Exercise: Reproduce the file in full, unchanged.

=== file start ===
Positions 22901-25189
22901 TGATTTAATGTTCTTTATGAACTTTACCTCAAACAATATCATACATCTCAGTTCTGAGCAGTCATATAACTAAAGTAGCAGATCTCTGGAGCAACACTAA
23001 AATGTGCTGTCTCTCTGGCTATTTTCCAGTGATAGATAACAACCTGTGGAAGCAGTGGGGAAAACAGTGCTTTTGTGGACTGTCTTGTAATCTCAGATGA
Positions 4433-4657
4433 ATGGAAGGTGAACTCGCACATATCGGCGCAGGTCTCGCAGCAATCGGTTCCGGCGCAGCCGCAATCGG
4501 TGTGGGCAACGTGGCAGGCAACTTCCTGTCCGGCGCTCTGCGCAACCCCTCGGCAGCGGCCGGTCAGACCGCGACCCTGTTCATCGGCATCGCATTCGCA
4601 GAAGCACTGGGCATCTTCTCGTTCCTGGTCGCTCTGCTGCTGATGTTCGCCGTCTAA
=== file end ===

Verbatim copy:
Positions 22901-25189
22901 TGATTTAATGTTCTTTATGAACTTTACCTCAAACAATATCATACATCTCAGTTCTGAGCAGTCATATAACTAAAGTAGCAGATCTCTGGAGCAACACTAA
23001 AATGTGCTGTCTCTCTGGCTATTTTCCAGTGATAGATAACAACCTGTGGAAGCAGTGGGGAAAACAGTGCTTTTGTGGACTGTCTTGTAATCTCAGATGA
Positions 4433-4657
4433 ATGGAAGGTGAACTCGCACATATCGGCGCAGGTCTCGCAGCAATCGGTTCCGGCGCAGCCGCAATCGG
4501 TGTGGGCAACGTGGCAGGCAACTTCCTGTCCGGCGCTCTGCGCAACCCCTCGGCAGCGGCCGGTCAGACCGCGACCCTGTTCATCGGCATCGCATTCGCA
4601 GAAGCACTGGGCATCTTCTCGTTCCTGGTCGCTCTGCTGCTGATGTTCGCCGTCTAA